We are assembled here to pay a long delayed tribute to the memory of our comrade Richard O’Carroll who made the supreme sacrifice during historic Easter Rising, 1916.
The Scriptures say: ‘Greater love than this no man hath’… and I can assure that no more willing a sacrifice was made during the memorable episode of our country’s history than that of our friend. Of him the poet might truly have written:
“He loved his country and served his kind’
In the intervening years, during which the struggle for Irish freedom has been waged, well deserved tributes have been paid to the memory of other outstanding personalities who nobly played their part in the struggle and whose names are indelibly stamped in the history of our times. It is fitting that we, even at this belated hour, should unveil an enduring monument to our departed comrade.
On a similar occasion to this, Commandant Patrick Pearse addressed an assembly by the graveside of O’Donovan Rossa exclaimed:
“The fools, the fools, they have left us our Fenian Dead’
This stone marks the last resting place of an unrepentant Fenian, unrepentant in the sense that he never regretted any action of his done in the cause of Irish Freedom and the emancipation of his class and it was characteristic of the man that he should meet his death at the hands of the English garrison while defending an outpost to which he had been assigned by his superior officers of the IRA.
The circumstances attending his death may not be generally known to the present generation. It may well be to recall that on the outbreak of hostilities on Easter Monday 1916, he was assigned to an outpost at Messrs. Delahunt, Camden St. Another party occupied Messrs. Byrne’s premises on the opposite of the street. Their duty was to defend the line of approach from Portobello Barracks to Jacob’s factory.
On the approach of the British forces to the position held by O’Carroll and his men and bloody encounter took place. Eventually both outpost were taken. One of the Volunteers captured on Byrne’s premises was shot in the public Street:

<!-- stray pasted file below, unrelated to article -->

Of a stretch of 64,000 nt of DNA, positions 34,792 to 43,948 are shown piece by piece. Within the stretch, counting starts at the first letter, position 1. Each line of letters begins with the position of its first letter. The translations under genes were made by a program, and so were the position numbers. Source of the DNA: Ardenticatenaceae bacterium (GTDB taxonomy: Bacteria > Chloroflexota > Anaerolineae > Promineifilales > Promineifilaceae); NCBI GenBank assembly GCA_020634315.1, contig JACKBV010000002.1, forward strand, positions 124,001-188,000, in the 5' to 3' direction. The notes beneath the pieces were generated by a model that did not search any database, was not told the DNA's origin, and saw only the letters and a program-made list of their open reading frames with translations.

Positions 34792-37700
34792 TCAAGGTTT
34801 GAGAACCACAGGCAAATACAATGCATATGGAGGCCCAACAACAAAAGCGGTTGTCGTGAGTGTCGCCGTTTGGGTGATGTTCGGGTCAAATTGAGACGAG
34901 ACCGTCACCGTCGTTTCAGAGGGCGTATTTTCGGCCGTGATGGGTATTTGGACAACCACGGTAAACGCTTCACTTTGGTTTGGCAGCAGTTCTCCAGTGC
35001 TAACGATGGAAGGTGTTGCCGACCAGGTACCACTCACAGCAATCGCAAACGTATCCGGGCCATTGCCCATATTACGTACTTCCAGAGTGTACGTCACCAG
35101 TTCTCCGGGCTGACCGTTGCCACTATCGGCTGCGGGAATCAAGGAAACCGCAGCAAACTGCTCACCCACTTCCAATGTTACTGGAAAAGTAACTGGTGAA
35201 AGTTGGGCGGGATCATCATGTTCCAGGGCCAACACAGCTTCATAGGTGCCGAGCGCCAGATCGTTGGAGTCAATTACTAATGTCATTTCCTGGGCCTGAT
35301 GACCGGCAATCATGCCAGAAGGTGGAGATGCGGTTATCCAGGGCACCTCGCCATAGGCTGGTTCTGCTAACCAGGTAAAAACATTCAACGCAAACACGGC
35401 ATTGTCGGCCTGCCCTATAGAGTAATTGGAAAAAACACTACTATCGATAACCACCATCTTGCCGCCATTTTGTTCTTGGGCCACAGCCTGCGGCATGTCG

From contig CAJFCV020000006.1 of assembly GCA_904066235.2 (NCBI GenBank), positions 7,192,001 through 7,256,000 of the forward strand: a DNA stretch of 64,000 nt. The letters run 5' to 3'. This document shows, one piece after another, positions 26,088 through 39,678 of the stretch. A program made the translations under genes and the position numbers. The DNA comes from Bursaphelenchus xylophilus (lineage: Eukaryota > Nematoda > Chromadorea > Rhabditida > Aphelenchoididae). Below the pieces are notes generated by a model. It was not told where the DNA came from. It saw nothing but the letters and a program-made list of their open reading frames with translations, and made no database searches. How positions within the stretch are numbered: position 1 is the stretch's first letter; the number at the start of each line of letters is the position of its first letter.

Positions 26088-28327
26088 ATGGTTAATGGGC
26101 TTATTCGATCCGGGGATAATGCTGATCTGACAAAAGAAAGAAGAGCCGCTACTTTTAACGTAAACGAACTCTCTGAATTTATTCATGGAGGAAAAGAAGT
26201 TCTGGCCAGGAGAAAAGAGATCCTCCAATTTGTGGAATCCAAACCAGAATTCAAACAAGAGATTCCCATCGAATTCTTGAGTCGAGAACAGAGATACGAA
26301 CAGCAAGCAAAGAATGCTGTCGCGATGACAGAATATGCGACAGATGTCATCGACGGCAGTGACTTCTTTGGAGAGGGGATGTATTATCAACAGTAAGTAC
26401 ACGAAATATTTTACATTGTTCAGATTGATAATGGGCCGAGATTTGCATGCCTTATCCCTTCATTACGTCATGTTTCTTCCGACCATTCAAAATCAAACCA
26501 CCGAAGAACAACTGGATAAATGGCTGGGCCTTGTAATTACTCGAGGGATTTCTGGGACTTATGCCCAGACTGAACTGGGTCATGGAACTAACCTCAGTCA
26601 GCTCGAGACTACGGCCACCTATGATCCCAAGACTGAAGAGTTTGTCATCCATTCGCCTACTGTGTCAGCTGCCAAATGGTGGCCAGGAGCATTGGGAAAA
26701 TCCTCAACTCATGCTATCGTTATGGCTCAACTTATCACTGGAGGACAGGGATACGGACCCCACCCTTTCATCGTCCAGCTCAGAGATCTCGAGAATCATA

O’Carroll on being captured, was taken to the rear of the premises and shot in cold blood.
Thus, facing an English rifle he gave his life in order that the people of Ireland might work out their own destiny untrammelled by any foreign poser. Ar Deis Dé go raibh an anam.
It is our sincere wish that this Cross which marks the last resting place of Dick O’Carroll, may serve as an inspiration to this and future generations of Irishmen to continue the struggle until this country is as free as he and his comrades in arms wished it.
In the realm of politics it is not unusual to capitalise the value of the name and fame of the illustrious dead, their names invoked when seeking the votes of the electorate and it is made to appear as if they would endorse the policies of the different parties. The whole tendency of modern politics is to ignore the ideals of Connolly, O’Carroll, Macken, Partridge and a host of others, who made the supreme sacrifice. We know that they did not die in order to change the seat of Government from London to Dublin. They died so that the people of this country could live a fuller and free life, assured of a living in the land that gave them birth. Their hopes and ambitions are enshrined in the Proclamation of Easter Week 1916.
The Graveside Oration delivered by Mr. James Litholder General President of the Ancient Guild of the Brick and Stone layers Union on the occasion of the erection of the Celtic cross created in the name of Richard O’Carroll November 1935. The graveside ceremony was attended by a large number of AGBSU members and representatives from other Trades Unions.